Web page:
Building the DNA of Global Brand

March 17, 2015

Istanbul, Turkey

This week I have been working with Yildiz Holding, which is a Turkish market leader with wide range of chocolate and snacks, imitating the concepts of global players then delivering them cheaper. How things change. Now Yildiz is devouring global brands itself, from Belgium’s Godiva Chocolatier for $1.3bn to Britain’s United Biscuits for $3.2bn. Now with 53 plants in 10 countries, and a portfolio of billion-dollar brands like McVities and its Jaffa Cakes, Yildiz is ready to take on the world.

However success requires change. In Yildiz’s case they want to double their revenue in four years. But securing a significant return on acquisitions requires more than just operating the existing businesses. It’s all about “fusion” … mixing up the new portfolio across markets, to combine brands and products, capabilities and channels. Kraft’s acquisition of Cadbury quickly gave us Philadelphia cheese with a twist of Dairy Milk, Ritz sandwiches and KitKat ice creams … Fun products, but the real money is in simplifying the complex product ranges through the lens of a small number of more powerful consumer-centric brands, then taking them as innovative ranges in new and relevant ways to the world’s fast growth markets.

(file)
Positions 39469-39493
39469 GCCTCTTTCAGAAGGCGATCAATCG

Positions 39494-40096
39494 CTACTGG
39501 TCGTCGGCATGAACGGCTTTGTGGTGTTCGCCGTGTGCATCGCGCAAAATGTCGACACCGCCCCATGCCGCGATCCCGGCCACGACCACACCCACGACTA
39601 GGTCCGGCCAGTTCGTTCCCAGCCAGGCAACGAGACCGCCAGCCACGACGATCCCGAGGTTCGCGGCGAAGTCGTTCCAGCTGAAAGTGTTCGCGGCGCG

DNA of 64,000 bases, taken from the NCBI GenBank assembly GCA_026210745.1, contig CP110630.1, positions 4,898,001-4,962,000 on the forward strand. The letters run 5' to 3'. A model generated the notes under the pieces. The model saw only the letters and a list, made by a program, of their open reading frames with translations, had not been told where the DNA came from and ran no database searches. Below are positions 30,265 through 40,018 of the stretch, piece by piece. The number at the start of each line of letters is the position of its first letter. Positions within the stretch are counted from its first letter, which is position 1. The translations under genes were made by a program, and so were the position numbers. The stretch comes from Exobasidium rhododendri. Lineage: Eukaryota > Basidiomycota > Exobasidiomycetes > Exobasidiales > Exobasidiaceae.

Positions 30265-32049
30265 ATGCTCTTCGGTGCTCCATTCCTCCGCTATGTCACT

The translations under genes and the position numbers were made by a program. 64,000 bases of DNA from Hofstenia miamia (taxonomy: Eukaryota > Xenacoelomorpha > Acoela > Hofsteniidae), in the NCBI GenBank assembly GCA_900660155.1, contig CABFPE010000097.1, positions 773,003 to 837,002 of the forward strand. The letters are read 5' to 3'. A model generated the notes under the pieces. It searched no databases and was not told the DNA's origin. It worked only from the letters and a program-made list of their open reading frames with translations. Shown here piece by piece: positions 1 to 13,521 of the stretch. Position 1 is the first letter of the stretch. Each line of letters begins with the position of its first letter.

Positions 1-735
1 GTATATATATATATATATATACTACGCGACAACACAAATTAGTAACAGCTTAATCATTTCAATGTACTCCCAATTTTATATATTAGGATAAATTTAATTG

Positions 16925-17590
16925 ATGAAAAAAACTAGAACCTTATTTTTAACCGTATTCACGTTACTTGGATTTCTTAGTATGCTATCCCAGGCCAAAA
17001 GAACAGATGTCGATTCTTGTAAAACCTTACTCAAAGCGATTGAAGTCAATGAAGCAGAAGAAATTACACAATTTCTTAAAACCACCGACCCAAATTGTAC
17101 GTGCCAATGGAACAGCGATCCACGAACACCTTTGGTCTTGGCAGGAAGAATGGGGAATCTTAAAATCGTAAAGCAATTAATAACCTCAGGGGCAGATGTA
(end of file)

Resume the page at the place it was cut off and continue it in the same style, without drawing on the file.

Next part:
Another example of this shift in power, and power of fusion comes from India … Tata Group have done a fabulous job in reenergizing the Jaguar and Range Rover brands, encouraging new concepts and editions to reach out to new audiences, from the female-friendly Evoque, to the streets of Shanghai. Whilst Tata has stayed loyal to the origins of the brand, giving new life to British carmakers, it has added the vision, networks and drive to win in new markets such as Brazil, China and India. Tata doesn’t just look west, having this month made a huge investment in Xiaomi, the Chinese tech superbrand that is outthinking Apple in emerging markets, and has created  $45bn value in just 5 years.

Download my keynote “Building the DNA of Global Brands” at

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